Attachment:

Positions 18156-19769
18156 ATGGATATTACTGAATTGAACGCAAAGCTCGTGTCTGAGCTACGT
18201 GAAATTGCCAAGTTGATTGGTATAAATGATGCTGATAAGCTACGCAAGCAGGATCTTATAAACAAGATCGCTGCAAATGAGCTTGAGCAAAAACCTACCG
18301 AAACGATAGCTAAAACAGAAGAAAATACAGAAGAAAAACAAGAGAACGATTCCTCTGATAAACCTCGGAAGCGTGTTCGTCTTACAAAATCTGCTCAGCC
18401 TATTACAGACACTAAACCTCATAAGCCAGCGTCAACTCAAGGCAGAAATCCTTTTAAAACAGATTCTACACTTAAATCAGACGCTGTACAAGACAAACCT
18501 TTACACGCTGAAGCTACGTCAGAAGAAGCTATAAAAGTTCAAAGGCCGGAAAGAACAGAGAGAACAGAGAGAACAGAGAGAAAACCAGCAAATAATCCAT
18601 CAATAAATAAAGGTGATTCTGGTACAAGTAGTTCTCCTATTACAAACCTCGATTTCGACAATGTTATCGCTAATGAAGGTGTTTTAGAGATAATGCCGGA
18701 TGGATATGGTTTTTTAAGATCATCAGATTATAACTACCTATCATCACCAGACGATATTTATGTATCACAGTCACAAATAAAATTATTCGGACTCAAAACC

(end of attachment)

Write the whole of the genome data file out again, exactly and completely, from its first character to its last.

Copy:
Positions 18156-19769
18156 ATGGATATTACTGAATTGAACGCAAAGCTCGTGTCTGAGCTACGT
18201 GAAATTGCCAAGTTGATTGGTATAAATGATGCTGATAAGCTACGCAAGCAGGATCTTATAAACAAGATCGCTGCAAATGAGCTTGAGCAAAAACCTACCG
18301 AAACGATAGCTAAAACAGAAGAAAATACAGAAGAAAAACAAGAGAACGATTCCTCTGATAAACCTCGGAAGCGTGTTCGTCTTACAAAATCTGCTCAGCC
18401 TATTACAGACACTAAACCTCATAAGCCAGCGTCAACTCAAGGCAGAAATCCTTTTAAAACAGATTCTACACTTAAATCAGACGCTGTACAAGACAAACCT
18501 TTACACGCTGAAGCTACGTCAGAAGAAGCTATAAAAGTTCAAAGGCCGGAAAGAACAGAGAGAACAGAGAGAACAGAGAGAAAACCAGCAAATAATCCAT
18601 CAATAAATAAAGGTGATTCTGGTACAAGTAGTTCTCCTATTACAAACCTCGATTTCGACAATGTTATCGCTAATGAAGGTGTTTTAGAGATAATGCCGGA
18701 TGGATATGGTTTTTTAAGATCATCAGATTATAACTACCTATCATCACCAGACGATATTTATGTATCACAGTCACAAATAAAATTATTCGGACTCAAAACC